State Board of Education, Hofmeister provide report on improving A-F


OKLAHOMA CITY (Dec. 17, 2015) — As the result of state legislation signed into law this summer, the Oklahoma State Board of Education today received a report by the Oklahoma State Department of Education regarding how to improve the A-F School Report Card system. State Superintendent of Public Instruction Joy Hofmeister and her fellow board members said further study is warranted, particularly in the wake of uncertainties about a new federal law and a looming state budget shortfall.

The report was the result of House Bill 1823. Signed into law in June, it directed OSDE to study how to strengthen the A-F School Report Cards and present a report on its findings by Dec. 31, 2015. The agency commissioned a study by researchers at the University of Oklahoma and Oklahoma State University and sought input from various advisory councils and the Florida-based Foundation for Excellence in Education.

But Hofmeister said there is more work to do, including a thorough review of the university researchers’ report that the OSDE received one day before today’s board meeting.

“A valid and reliable accountability system is critical for improving Oklahoma schools, but strong accountability doesn’t come about by trying to beat the clock,” she said. “The well-documented problems with our current A-F system began under a compressed time frame. Then legislators tried to fix those issues and inadvertently caused other problems that even jeopardized Oklahoma’s No Child Left Behind waiver. If there is one thing we know, it is that developing strong accountability cannot be a timed event.”

Moreover, the requirements of an accountability system are uncertain in the wake of the Every Student Succeeds Act (ESSA), which replaces the beleaguered No Child Left Behind law. President Obama signed ESSA on Dec. 10 after its overwhelming passage by Congress. The act necessitates a host of rules and guidelines by the U.S. Department of Education (USDE) that will not be finalized until October 2016. 

The task of strengthening A-F is further complicated by an expected $900 million budget shortfall for next fiscal year. A significant overhaul of the accountability system potentially means gathering additional indicators that OSDE does not currently have the capacity to collect. That would require an infusion of resources certain to be challenging in the midst of a budget crisis. Earlier this week, Oklahoma Secretary of Finance Preston Doerflinger announced a possible revenue failure for the remainder of FY 2016.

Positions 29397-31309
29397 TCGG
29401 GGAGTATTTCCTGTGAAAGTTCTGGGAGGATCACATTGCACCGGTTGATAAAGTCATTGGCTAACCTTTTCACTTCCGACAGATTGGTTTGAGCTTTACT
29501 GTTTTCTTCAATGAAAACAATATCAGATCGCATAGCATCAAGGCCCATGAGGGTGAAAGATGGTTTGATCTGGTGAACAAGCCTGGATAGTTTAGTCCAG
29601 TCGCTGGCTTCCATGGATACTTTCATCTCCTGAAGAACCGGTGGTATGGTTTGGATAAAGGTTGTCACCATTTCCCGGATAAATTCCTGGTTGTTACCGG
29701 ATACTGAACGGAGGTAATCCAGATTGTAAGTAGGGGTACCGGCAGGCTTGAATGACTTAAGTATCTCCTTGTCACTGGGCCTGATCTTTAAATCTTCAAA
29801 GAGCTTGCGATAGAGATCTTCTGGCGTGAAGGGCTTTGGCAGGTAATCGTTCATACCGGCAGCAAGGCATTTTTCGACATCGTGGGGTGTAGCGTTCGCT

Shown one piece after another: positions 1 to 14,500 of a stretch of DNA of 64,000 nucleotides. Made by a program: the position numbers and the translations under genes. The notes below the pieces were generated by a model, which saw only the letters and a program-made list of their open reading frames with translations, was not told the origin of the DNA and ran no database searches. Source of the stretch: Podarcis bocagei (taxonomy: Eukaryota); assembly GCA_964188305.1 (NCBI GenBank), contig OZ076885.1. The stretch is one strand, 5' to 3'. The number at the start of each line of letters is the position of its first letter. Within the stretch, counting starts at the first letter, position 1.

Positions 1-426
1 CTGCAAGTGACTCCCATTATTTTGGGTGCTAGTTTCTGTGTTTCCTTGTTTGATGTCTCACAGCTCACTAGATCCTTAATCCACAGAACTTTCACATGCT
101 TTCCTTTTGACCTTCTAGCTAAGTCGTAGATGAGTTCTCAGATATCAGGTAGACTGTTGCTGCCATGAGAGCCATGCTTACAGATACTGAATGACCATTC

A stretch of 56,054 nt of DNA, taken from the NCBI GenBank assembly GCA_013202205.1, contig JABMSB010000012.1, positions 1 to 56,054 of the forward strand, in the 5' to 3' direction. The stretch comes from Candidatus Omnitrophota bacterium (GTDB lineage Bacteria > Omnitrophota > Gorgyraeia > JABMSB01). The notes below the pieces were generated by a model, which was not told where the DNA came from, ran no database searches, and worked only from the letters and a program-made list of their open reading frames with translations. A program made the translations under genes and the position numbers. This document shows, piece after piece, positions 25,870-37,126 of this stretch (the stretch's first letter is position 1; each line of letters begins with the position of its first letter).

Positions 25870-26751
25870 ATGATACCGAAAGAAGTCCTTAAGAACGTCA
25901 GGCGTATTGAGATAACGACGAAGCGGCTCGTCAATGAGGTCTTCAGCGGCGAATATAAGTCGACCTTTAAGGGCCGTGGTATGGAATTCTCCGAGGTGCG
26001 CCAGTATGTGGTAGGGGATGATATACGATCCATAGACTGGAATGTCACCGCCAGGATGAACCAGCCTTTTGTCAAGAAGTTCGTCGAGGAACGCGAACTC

In reporting to board members, Hofmeister and Dr. Cindy Koss, OSDE deputy superintendent for academic affairs and planning, outlined certain indicators the agency believes would be important to measure in an A-F evaluation. These include:

  • Academic achievement (reading, math, science)
  • Academic growth (cohort groups)
  • Transparency of all subgroups (reading, math, science and graduation rate)
  • Chronic absenteeism
  • Participation rate on state tests
  • Postsecondary and career readiness – Coursework (AP, dual enrollment, CTE, etc.)
  • Postsecondary and career readiness – Exams (ACT, PSAT, SAT, AP, CTE, certification, etc.)
  • Graduation – On track for 9th grade
  • Graduation – Four-year adjusted cohort graduation rate (all students)
  • Postsecondary entrance rate – All students (higher education, Career Tech, military)
  • Others as required by ESSA

“We are committed to a valid, meaningful and tough accountability system,” said Hofmeister, “one that is easily understood by educators, parents and communities and provides transparency of how schools are performing. I am confident we will get there.”

###

Last updated on December 17, 2015